“If we are to move forward… towards mainstreaming ecological design as an integral part of building for the 21st century, then it is crucial that it is accessible, economic, genuinely environmentally sound, gimmic-free and not stigmatised as a style” – Howard Liddell from ‘Eco-minimalism – the antidote to eco-bling’ RIBA Publications 2008
From governments and politicians down to tradesmen and factory workers we are all made aware of the impending dangers of global warming, climate change and the crazy amounts of other human related side-effects imposed on our planet through our modern-day lifestyles. The problem is that with reasonable panic, comes unreasonable thinking. In the construction industry, eco-bling is preached ‘as a means to an end’ and seems more a quasi-solution based on reactionary thought and very little practice. Today, sustainability has become another one of those dreaded buzz words and as it gains momentum, most people perceive it as a new “trend” and not a way of living. Concepts of green architecture today are peppered with greenwashing and failed attempts at providing quality in sustainability. People are rushing to the recycling bins and fixing their outdated buildings, with green technology badges such as solar panels and micro wind turbines, but fail to understand sustainability in the broader context and often fail to implement a green design approach that works. The same high-end green technology solutions being sold to us as antidotes to climate change might not be as green as they first appear.
Recently, I came upon Howard Lidell’s – brilliantly named- ‘Eco-minimalism – the antidote to eco-bling’ (2008). After reading this, you realise that there is a more realistic and cost-effective approach to going ‘green’ which simply follows basic concepts of ‘eco-minimalism’ – a good design approach that is tied to ecological building design through careful selection of materials, building orientation, environmental design and specification. Eco-minimalism is about making a building react to its environment in ‘passive’ ways rather than ‘active’ solutions. Far from reaching the almost high tech levels of ‘PassivHaus’ design, Eco-minimalism aims to dissect these principles even further. For example, slapping a bunch of solar-thermal panels in the roof of a 1950’s bungalow is an ‘active’ way of addressing water and space heating, but it ignores the need for increasing its out-dated insulation or reducing hot water usage in the first place. Both of which can be achieved with low-cost methods of construction (cavity wall insulation & simple water saving measures) . Careful planning and implementation at design stage can almost negate the use of any ‘green-technology’ at all. Basically, any building or design can increase their ‘ eco-credentials’ by concentrating on less obvious strategies such as insulation, draught-proofing and the use of healthy local materials and not ‘Greenwashing’ a design by picking ‘off-the-shelf’ green solutions that may actually cause more harm to the environment than good.
As Architects, builders, planners and designers, we must strive to find the simplest and most cost effective solutions in support of truly ecological, affordable sustainable architecture for everyone.
Other recommended books
Brown, G. Z (2000) Sun, Wind and Light: Architectural Design Strategies, London: John Wiley & Sons
Kwok A & Grondzik W (2011) The Green Studio Handbook: Environmental Strategies for Schematic Design, London: Architectural Press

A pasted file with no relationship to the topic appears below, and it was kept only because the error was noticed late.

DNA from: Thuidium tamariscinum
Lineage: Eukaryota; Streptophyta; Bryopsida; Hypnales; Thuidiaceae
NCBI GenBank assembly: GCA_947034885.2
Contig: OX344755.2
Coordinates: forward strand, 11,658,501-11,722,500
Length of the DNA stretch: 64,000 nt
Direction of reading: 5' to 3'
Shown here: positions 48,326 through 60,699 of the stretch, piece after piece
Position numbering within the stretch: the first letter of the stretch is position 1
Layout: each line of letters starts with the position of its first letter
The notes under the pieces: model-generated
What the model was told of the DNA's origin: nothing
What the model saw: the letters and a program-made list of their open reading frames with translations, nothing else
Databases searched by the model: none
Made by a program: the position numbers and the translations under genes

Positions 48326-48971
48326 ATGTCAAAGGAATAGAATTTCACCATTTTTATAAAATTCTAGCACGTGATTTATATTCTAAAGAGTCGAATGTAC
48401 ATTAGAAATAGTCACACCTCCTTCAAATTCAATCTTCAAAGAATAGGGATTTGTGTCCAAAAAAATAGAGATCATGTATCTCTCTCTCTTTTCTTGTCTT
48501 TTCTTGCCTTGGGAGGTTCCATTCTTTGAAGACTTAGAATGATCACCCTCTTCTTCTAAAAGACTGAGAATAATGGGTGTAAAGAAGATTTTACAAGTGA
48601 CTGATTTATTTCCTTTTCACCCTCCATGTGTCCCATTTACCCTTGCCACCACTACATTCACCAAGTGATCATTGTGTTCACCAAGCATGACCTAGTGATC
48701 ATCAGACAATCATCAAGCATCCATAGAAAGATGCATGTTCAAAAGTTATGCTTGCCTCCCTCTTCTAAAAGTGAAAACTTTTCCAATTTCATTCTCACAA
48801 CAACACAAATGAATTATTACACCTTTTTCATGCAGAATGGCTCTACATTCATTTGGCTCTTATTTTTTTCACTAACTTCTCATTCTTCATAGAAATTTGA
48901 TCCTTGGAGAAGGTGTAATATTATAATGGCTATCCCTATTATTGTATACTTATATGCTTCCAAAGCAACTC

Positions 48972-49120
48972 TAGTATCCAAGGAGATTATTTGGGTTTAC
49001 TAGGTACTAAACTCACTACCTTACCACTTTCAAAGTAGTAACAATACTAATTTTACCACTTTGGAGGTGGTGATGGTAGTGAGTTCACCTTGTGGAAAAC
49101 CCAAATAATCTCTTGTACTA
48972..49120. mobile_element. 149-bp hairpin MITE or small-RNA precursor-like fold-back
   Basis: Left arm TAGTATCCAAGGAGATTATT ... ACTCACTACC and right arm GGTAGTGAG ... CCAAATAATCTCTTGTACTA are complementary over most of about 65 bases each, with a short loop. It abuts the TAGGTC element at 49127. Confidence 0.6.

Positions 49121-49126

Lechner, N (2008) Heating, Cooling, Lighting: Sustainable Design Methods for Architects, London: John Wiley & Sons
Here is one of the greenest building materials on the market. It can be used in anything from small extensions to large housing projects. It has amazing thermal properties and its exceptional thermal performance and air-tightness, means that when walls are constructed using Hemcrete, buildings do not require additional insulating layers – so buildings are not only air tight, but can run with minimal heating and avoid the need for air conditioning.
Also, because the primary component of Hemcrete is hemp – a renewable industrial crop that can be grown and harvested in many climates around the world – it captures and locks away CO2 within the fabric of the building. This means that whilst a typical brick house can be responsible for around 50 tonnes of CO2 emissions in its construction, the same house built using Hemcrete can be built for 30-40% less CO2 emissions but additionally it absorbs CO2 in its manufacture so it has a negative embodied CO2. read more…
Fife Architects Open For Business
After a few months of preparation, late nights, piles of takeout and a few friendly debates, the business is finally up and running. At the core is our new location in the beautiful East Neuk, our wide range of professional design services and this website, which we invite you to fully explore and hope you enjoy. We are now finally ready to serve the Kingdom of Fife and its surroundings and hope to offer our architectural experience and knowledge to everyone looking for professional design services for their building project.
How exactly did this all happen?
After years of professional experience in a wide range of projects and with the new family focus (the twins), Lucy and I decided it was time for us to gather all our experience and channel our efforts to provide innovative, stylish and sustainable architecture that is accessible to everyone. Having become more environmentally responsible over the years I also decided it was time to start searching for more ‘green’ design knowledge and for ways of sharing it with the world; this is how both Fife Architects and Sutmundo.com were born.
We are now fully functional and definitely ready to face any new and exciting design challenge, watch this space!… Now I better get back to work!
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